- In the last two decades the regional problem has drawn considerable attention in Greece. The Greek regional problem consists of overconcentration of population and economic activity in Athens and demographic and economic decline in most of the rural areas. A variety of regional policies have been implemented in Greece but the regional problem seems persistent. The main objective of this work is to examine the nature and the causes of the regional problem in Greece and to evaluate the effectiveness and the appropriateness of the existing regional policies. The emphasis is given on the regional development incentives policy which directs manufacturing firms to the problem regions in Greece.
There are several theoretical frameworks which have been developed concerning the regional problem. These frameworks express different expectations on the process of regional inequality and the effectiveness of regional policies. In this work the radical framework is adopted for studying the regional problem and the regional policies in Greece. The basic argument of this framework is that regional inequality is inherent in the capitalist system and results from the workings of the system itself. Also, regional policies are not successful in reducing regional inequality because the private ownership of the means of production and the social composition of the capitalist state pose severe limits to the planning abilities of the state. The present work examines the above arguments of the radical framework. First, the causes of the regional problem in Greece are sought in the evolution of the capitalist mode of production. Second, the regional development incentives policy in manufacturing is evaluated. The main expectations of the radical framework that are tested in this evaluation are the following: the ability of the state to influence private investment decisions is limited; the incentives facilitated spatial processes already in progress and were not necessary for the location of the subsidized firms; the subsidized firms do no necessarily correspond to the needs and the development potential of the problem regions.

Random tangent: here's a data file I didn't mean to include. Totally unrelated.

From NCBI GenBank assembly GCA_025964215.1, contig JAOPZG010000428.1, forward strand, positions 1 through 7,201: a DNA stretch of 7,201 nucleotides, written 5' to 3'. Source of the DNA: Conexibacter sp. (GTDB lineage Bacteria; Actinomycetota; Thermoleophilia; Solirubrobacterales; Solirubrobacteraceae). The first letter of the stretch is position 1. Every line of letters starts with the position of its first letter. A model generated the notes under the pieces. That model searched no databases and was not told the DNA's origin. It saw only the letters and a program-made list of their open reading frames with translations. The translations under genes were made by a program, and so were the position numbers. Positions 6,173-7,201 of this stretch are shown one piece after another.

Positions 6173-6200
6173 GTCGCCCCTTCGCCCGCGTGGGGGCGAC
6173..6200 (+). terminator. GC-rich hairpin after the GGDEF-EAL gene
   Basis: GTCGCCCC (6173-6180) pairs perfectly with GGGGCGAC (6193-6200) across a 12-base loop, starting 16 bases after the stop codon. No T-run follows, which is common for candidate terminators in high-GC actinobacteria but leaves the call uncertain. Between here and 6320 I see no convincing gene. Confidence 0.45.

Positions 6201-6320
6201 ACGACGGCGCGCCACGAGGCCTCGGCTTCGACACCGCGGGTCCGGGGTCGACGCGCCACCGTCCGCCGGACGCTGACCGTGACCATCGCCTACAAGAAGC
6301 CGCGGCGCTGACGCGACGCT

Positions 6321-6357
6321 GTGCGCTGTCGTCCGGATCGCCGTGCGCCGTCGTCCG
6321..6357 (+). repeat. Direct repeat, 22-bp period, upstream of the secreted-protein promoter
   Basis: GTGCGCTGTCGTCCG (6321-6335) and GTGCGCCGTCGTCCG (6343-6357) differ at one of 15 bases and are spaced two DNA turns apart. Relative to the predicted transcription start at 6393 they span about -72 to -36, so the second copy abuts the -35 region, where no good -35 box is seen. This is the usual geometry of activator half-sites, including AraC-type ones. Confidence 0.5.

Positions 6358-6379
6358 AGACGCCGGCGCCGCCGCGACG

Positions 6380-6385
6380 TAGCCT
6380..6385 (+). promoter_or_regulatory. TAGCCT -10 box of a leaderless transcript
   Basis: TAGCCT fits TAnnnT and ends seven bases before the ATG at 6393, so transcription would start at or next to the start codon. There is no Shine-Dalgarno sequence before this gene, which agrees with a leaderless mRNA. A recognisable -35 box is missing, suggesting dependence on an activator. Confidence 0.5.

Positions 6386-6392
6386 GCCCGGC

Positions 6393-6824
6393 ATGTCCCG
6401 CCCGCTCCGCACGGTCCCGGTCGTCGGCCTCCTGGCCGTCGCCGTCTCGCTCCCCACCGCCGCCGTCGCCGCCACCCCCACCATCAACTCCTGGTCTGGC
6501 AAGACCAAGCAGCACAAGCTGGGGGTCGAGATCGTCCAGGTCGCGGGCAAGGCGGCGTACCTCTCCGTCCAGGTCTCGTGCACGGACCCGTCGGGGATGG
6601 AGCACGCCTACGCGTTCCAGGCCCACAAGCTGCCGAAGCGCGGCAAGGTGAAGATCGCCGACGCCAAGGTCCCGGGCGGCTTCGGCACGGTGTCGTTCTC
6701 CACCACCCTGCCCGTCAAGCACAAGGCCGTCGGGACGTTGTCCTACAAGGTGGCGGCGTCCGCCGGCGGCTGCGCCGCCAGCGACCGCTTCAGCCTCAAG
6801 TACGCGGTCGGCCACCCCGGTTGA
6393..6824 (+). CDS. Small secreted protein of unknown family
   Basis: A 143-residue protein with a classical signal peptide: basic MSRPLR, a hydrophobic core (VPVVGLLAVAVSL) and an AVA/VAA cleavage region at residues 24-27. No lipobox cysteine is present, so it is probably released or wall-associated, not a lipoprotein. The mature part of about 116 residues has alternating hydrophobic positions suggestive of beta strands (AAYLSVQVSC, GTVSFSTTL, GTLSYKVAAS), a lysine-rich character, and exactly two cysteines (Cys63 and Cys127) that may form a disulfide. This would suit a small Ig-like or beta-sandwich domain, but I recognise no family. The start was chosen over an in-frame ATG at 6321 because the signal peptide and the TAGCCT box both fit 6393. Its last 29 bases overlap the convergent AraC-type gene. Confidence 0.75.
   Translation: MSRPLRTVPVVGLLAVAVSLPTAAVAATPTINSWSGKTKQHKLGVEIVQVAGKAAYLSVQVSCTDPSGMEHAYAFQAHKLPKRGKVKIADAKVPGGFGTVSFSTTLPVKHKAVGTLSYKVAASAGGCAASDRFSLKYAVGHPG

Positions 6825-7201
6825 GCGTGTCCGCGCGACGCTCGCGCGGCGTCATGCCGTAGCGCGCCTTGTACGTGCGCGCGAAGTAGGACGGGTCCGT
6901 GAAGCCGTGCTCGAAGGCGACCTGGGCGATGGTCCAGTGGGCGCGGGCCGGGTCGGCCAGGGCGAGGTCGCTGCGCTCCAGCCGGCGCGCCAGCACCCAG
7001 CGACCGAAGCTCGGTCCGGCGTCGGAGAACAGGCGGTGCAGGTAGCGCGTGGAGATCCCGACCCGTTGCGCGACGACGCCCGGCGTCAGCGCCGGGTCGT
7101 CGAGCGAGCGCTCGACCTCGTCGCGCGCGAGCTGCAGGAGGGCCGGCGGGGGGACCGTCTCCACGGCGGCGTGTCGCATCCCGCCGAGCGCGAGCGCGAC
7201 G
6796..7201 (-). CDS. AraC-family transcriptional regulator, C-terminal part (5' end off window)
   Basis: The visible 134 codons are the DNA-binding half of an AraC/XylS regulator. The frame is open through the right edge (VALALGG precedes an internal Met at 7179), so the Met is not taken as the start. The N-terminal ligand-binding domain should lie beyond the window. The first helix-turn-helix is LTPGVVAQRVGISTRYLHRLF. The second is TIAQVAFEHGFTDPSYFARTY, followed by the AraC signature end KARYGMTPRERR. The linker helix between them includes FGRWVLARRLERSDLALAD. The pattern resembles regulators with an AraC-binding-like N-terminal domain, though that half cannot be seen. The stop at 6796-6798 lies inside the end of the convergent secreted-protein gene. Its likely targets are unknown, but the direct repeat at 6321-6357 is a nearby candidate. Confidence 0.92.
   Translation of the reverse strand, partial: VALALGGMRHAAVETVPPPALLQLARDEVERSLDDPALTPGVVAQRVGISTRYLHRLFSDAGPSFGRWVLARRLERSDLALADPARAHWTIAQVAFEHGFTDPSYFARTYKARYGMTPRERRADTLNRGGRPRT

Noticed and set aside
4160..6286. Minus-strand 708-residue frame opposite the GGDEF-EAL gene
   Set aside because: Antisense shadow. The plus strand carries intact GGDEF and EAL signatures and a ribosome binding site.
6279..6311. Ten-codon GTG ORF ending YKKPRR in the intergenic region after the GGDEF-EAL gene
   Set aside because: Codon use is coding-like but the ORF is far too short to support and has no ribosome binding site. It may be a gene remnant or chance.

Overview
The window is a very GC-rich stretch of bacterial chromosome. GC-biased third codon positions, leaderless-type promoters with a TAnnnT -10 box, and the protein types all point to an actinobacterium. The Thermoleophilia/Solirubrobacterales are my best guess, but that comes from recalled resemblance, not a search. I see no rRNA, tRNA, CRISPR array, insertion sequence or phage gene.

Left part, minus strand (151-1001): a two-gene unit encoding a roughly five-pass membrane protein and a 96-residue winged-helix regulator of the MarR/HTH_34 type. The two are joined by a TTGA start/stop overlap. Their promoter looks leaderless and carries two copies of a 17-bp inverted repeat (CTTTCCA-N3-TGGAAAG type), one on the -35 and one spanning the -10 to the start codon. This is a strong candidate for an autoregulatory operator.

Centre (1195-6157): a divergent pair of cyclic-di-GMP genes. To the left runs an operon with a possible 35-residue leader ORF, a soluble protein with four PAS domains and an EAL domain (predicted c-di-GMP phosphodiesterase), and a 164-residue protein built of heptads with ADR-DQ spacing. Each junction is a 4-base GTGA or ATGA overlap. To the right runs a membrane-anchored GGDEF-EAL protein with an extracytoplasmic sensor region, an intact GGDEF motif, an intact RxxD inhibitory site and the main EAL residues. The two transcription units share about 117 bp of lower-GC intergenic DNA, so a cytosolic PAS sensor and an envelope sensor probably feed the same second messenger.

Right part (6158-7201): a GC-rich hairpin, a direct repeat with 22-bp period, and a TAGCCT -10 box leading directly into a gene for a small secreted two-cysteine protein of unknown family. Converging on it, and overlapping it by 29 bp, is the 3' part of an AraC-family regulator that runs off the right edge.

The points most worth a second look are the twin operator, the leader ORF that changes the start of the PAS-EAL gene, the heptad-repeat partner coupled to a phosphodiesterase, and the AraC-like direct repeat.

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- Dissertation Note:
- Ph.D. The Pennsylvania State University 1986.
- Source: Dissertation Abstracts International, Volume: 47-04, Section: A, page: 1444.
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